Photobiomodulation: The next big trend in aesthetics?
I was invited to the annual meeting of International Society of Dermatology Surgery (ISDS) held from June 7 to 9 in Rome. It was that time of the year when the latest advancements in the field of aesthetics were discussed and debated by KOLs from around the world. Discussion topics included botulinum toxins, dermal fillers, cosmetic threads, lasers, and other emerging technologies in aesthetic dermatology. There was a lot of focus around important anatomic considerations during these procedures as well as improvements in procedure delivery techniques.
The key takeaway from the conference was the understanding that a combination treatment regime involving the use of botulinum toxins, dermal fillers, cosmetic threads, and lasers over an elongated period is the way forward for a wholesome facial rejuvenation therapy. This is because facial aging is a complex process which involves many different changes including shrinkage of face’s bony structure, loss of volume from facial fat compartments, increased skin laxity, muscular rigidity, loss of retaining ligaments, and decrease in collagen content and therefore, each change requires a focused treatment. Physicians have also started to stress the need to care for facial skin from an early age and have highlighted the importance of maintenance therapy to better manage the effects of aging.
One of the treatment options for skin rejuvenation highlighted during the conference was photobiomodulation. Photobiomodulation is the non-thermal photochemical or photobiological action of low level light to activate a range of endogenous photoreceptors and chromophores contained in the human skin—such as opsins, flavo-proteins, and ion-gated channels—for both cosmetic and therapeutic purposes. In particular, my interest was sparked by an innovative emerging technology called Kleresca, a non-ablative, non-invasive photobiomodulation skin rejuvenation treatment. Kleresca uses a multi-LED lamp in combination with a photoconverter gel. Light falling on the chromophore gel enhances the properties of light, which further activates different healing pathways in the skin.
Kleresca involves an LED lamp exciting the chromophores in the gel, which in turn emits a band of hyper-pulsed fluorescent wavelength of light. These wavelengths are absorbed by the photoreceptors in the skin and activate healing cascades. For cosmetic purposes, initial research has suggested that biophotomodulation works through two cascades: the first increases collagen deposition, while the second decreases collagen degradation by upregulating fibroblast activity.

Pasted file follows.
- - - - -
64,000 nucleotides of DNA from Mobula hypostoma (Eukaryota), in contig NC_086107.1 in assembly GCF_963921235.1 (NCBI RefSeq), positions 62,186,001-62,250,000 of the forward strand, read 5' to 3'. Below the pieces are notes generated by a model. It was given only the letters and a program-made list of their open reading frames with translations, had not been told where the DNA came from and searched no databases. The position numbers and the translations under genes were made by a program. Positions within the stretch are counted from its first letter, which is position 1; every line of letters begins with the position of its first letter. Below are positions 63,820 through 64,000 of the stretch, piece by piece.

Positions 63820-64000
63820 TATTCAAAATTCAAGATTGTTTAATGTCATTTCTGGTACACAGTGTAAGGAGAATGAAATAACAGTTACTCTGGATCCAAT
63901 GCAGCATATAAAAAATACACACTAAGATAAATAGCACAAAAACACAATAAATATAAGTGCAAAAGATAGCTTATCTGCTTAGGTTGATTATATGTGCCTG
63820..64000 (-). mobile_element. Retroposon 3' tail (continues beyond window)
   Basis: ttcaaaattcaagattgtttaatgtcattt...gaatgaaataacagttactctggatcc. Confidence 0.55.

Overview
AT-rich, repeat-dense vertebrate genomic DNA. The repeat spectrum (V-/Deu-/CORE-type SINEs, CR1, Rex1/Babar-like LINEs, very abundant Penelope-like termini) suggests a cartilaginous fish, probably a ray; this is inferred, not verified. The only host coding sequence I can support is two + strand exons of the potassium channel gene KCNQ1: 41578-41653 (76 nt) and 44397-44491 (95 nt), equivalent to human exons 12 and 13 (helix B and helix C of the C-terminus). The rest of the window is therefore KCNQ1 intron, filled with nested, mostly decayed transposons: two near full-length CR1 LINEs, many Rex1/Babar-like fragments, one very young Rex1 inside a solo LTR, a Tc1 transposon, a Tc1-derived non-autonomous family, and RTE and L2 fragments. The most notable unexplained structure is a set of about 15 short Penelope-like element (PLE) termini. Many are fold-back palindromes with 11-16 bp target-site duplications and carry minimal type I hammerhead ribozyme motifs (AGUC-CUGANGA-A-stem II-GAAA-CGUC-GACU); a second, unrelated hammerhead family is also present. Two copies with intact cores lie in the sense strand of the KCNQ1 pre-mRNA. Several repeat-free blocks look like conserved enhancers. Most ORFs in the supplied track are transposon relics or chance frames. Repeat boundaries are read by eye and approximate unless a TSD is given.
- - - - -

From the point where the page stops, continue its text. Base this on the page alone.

A single sitting of treatment involves light exposure for 10 to 15 minutes, and an effective treatment requires two sessions per week for 3 to 4 weeks. Additionally, photobiomodulation is not an instant treatment. The results take weeks or even months because the activation of cascades involving collagen deposition is a slow process.
Studies have shown statistically significant results for the improvement of wrinkles, facial acne, and solar lentigines using biophotomodulation. The procedure offers several other advantages. It is non-thermal, non-ablative, non-invasive, atraumatic, and offers less downtime compared to other facial aesthetics procedures. The effects occur through reactivation of natural pathways for collagen deposition and fibroblast activity, and therefore has a long-lasting effect. Not only has the treatment been shown to be effective during initial studies, but it has also been demonstrated to be very safe, with only few adverse events reported, including mild edema and hyperpigmentation.
The market implication of this device is difficult to determine because of the increasing use of combination treatments in the field of facial aesthetics. Technically, photobiomodulation will compete against many other aesthetic treatments, such as dermal fillers (including collagen stimulators), cosmetic threads, as well as aesthetic lasers; however, for practical purposes, it will likely be used in combination with these treatments, especially for patients who wish to see long-term results. Having said that, success of photobiomodulation as a therapy will drive new patient populations to undergoing antiaging procedures given its simplicity and safety.
Overall, there was great excitement about these results among the attendees at the conference and it will be interesting to see how Kleresca and photobiomodulation impact the aesthetics market going forward.